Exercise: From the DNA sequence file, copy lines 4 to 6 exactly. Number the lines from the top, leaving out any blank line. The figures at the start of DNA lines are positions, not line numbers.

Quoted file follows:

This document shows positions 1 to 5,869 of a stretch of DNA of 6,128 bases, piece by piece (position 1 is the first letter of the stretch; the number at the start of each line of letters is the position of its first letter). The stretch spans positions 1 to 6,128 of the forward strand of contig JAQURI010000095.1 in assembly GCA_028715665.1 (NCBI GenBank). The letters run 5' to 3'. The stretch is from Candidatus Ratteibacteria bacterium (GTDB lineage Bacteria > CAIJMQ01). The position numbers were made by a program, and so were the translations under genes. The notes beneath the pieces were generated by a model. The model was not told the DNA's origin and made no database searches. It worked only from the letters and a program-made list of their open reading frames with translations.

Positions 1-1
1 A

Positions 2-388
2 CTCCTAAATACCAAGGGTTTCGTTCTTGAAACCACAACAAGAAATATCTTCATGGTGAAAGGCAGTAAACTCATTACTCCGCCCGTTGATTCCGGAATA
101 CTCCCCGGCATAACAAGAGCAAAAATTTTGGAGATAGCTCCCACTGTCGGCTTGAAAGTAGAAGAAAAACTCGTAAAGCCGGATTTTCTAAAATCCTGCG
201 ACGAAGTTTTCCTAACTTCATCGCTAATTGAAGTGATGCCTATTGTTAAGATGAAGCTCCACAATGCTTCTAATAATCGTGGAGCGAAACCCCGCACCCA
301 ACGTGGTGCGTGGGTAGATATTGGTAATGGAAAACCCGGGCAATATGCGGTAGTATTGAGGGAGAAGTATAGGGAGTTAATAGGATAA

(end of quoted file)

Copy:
Positions 2-388
2 CTCCTAAATACCAAGGGTTTCGTTCTTGAAACCACAACAAGAAATATCTTCATGGTGAAAGGCAGTAAACTCATTACTCCGCCCGTTGATTCCGGAATA
101 CTCCCCGGCATAACAAGAGCAAAAATTTTGGAGATAGCTCCCACTGTCGGCTTGAAAGTAGAAGAAAAACTCGTAAAGCCGGATTTTCTAAAATCCTGCG